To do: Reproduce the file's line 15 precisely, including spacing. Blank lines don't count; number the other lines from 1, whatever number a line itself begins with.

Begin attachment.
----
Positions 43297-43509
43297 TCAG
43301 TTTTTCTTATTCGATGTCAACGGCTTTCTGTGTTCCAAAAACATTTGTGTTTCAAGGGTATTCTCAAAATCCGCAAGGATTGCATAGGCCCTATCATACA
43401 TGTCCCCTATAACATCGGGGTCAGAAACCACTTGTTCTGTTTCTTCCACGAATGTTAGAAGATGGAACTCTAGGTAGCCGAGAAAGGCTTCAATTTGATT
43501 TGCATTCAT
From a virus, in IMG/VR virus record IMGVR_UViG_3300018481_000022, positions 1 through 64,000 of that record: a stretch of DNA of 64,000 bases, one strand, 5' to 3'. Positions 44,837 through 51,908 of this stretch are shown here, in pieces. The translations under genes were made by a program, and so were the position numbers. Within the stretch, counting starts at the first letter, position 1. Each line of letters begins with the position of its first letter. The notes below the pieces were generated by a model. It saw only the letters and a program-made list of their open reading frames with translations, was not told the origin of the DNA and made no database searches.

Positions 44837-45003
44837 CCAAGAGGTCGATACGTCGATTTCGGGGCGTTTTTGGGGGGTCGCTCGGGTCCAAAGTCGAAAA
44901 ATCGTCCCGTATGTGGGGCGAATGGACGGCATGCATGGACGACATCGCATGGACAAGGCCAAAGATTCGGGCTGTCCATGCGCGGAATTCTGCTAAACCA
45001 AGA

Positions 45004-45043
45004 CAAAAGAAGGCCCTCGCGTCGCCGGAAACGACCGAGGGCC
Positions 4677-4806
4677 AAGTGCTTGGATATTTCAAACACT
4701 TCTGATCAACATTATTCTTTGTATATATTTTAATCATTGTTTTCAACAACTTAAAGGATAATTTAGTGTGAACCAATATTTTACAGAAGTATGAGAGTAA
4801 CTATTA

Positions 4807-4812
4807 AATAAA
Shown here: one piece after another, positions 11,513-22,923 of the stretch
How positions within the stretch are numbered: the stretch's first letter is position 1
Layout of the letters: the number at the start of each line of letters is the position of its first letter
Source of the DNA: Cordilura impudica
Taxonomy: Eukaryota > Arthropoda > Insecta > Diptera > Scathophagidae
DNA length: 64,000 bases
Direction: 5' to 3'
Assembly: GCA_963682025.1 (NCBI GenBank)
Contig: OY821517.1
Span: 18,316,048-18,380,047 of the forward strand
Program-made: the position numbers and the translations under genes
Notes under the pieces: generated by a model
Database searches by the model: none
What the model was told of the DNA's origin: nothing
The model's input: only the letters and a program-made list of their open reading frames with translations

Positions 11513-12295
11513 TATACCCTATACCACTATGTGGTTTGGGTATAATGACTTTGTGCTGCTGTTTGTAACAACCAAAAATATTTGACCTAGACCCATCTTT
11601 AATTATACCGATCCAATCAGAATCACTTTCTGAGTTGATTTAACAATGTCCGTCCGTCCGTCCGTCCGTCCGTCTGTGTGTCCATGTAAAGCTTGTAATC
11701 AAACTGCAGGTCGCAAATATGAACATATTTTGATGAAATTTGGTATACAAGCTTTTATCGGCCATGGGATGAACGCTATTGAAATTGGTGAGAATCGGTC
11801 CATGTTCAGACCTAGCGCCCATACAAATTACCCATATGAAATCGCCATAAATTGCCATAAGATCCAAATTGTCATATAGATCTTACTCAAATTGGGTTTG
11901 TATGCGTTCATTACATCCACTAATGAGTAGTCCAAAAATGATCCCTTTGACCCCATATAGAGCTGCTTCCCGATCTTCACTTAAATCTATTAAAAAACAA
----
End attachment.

4701 TCTGATCAACATTATTCTTTGTATATATTTTAATCATTGTTTTCAACAACTTAAAGGATAATTTAGTGTGAACCAATATTTTACAGAAGTATGAGAGTAA